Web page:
Sometimes 50 bedding males can be caught in a single morning; most will be from around a pound to 4 pounds. The females come in at temperatures right around 73°F, but they don't stay on beds long. They hit it and quit it, leaving the males to guard the fertilized eggs and fry. So from a time consideration alone, you're lucky to encounter a spawning female on any given bed. Incidentally, I've talked with biologists who believe females may deposit eggs on several nests, not just one.
Don Wirth: Obviously you guys and our readers are far more interested in catching jumbo blues than eating-sized fish. It doesn't take a rocket scientist to figure that your best shot at a monster fish would be in the prespawn period, when the big females are even heavier with rolls of body fat and thousands of ripening eggs. Where do you look for these trophy-class blues?
Phil King: No question that prespawn, specifically the 65°F to 70°F water temperature range, is a great time to rack up some of the biggest blues of the year. I find that big females move upstream at this time, often running the deepest part of the river channel. In a normal spring when current flow remains moderate, they travel mainly at night, then spend the day holding around cover such as rockpiles, trees, and stumps. But the Southeast is a region where heavy spring rains can cause rivers to reach flood stage, and when the river is cresting and current is intense, blues travel upstream 24 hours a day and may take interesting side trips along the way.
Don Wirth: Such as?
Phil King: Blues stay deep much of the time, but during spring floods, many blues leave the river channel and travel upriver into flooded tributaries, especially one that has left its banks and inundated surrounding fields. I've caught big blues in a couple feet of water by running trotlines across these flooded fields. Many of these fish were gorged to the max on earthworms; some on soybeans or corn.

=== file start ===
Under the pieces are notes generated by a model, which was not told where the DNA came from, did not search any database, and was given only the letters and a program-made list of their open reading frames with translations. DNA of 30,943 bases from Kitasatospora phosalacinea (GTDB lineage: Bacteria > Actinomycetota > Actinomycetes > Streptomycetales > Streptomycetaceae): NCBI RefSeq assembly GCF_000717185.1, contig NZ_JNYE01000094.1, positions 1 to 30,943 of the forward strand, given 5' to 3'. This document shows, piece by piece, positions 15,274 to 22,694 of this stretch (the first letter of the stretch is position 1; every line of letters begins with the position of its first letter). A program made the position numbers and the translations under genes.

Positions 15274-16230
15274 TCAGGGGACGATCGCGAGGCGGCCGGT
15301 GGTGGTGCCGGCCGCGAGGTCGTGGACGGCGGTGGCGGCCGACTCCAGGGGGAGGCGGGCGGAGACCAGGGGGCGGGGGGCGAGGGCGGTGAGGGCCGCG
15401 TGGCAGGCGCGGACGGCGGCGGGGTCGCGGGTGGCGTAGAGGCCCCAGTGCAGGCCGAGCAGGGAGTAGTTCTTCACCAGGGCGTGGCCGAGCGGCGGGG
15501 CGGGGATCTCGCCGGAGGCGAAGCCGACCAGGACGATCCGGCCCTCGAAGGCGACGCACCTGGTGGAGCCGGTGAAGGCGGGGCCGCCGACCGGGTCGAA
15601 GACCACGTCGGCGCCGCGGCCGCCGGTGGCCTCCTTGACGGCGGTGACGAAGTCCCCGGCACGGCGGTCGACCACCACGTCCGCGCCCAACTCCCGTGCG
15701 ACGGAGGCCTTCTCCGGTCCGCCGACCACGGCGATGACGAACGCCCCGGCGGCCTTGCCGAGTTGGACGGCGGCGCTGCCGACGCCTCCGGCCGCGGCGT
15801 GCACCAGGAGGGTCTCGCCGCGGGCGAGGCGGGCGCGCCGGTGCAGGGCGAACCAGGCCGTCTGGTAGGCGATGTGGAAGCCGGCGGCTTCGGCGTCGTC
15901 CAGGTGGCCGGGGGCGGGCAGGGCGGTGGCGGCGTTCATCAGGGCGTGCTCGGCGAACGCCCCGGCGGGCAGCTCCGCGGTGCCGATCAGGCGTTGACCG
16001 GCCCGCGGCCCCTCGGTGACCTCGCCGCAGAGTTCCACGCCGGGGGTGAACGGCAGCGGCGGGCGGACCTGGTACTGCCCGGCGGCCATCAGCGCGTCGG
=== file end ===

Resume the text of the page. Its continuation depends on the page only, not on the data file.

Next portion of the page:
Jim Moyer: Channel ledges are my bread-and-butter structures now. In the Cumberland, prespawn females move upriver via the main channel, usually along sloping ledges between 30 and 40 feet deep. Anchoring on these structures and fanning out cutbait on the bottom, taking care to cover the 15- to 40-foot zone, is my most consistent prespawn strategy. I use fresh-cut skipjack exclusively for bait.
Don Wirth: Any other specific prespawn spots to target for big blues?
Jim Moyer: Inside channel bends, and also the downriver ends of points, bridge abutments, and big logjams hold fish. Drop your bait downstream from any significant current breaks you pinpoint on your graph.
Don Wirth: Let's talk specifically about postspawn. How do your location and presentation tactics differ from prespawn?
Phil King: A lot of catmen in my area like to fish around the dam until well into June because it's a time to catch lots of fish. A fresh hatch of shad and skipjack are in this area, and smaller cats appear in large numbers to gorge on these immature baitfish. But I've always had more luck at this time catching big cats 10 to 30 miles from the dam. I think the biggest females leave the nest soon after spawning and move back downriver. This is a time to cover a lot of water efficiently, and drift-fishing is my favorite method now.
Jim Moyer: Postspawn also is a good time to try night fishing. Big blues run those long, sloping ledges after dark. Anchor on a channel bend or near a logjam or sunken tree in the 20- to 40-foot zone to intercept big females heading downstream.
Don Wirth: Any parting thoughts?
Phil King: Be prepared to cover a lot of water. Prespawn and postspawn blues may be spread out over a wide area.
Jim Moyer: Handle those prespawn females with care, and release the big ones to replenish the resource.
Joining Lines with Different Diameters
Among a host of alternatives, two knots best known to surf casters, the Albright knot and the shock-leader knot, both provide strong connections between mainline and leader. The common scenario in saltwater involves a lighter mainline tethered to a heavy monofilament shock leader. While some catfishing situations call for a similar set-up, other instances may necessitate a thinner superbraid leader. Both of these knots work well in either case. The shock-leader knot is the easiest to tie, while the Albright may offer a slightly higher break strength.
1. Form a loop in the leader and run the mainline through the loop, parallel to the leader, giving yourself 10 inches of extra line to work with.
2. Wrap the mainline back around itself and the leader.
3. Wrap 10 turns of the mainline over the other three strands and run back through the loop.
4. Pull the tag end of the mainline tight, then pull the standing end of the mainline tight.